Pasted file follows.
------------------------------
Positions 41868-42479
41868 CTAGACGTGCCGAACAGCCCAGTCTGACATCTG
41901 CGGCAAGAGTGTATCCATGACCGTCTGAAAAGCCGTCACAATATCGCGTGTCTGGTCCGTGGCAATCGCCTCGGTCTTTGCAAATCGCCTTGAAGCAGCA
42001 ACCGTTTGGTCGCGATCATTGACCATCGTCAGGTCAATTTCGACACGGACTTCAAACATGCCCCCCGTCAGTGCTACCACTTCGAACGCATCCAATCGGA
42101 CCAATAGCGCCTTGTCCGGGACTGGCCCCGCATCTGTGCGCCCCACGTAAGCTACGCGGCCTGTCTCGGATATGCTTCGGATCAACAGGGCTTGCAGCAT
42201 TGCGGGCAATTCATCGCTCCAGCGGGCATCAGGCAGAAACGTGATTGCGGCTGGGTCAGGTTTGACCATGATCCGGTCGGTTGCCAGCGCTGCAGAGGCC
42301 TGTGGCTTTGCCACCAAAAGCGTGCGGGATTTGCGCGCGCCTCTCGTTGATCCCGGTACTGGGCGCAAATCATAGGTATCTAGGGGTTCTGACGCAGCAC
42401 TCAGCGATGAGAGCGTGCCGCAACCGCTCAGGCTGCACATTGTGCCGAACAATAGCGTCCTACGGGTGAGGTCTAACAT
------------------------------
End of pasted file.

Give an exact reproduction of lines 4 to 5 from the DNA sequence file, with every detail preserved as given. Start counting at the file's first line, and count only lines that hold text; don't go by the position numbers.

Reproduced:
42001 ACCGTTTGGTCGCGATCATTGACCATCGTCAGGTCAATTTCGACACGGACTTCAAACATGCCCCCCGTCAGTGCTACCACTTCGAACGCATCCAATCGGA
42101 CCAATAGCGCCTTGTCCGGGACTGGCCCCGCATCTGTGCGCCCCACGTAAGCTACGCGGCCTGTCTCGGATATGCTTCGGATCAACAGGGCTTGCAGCAT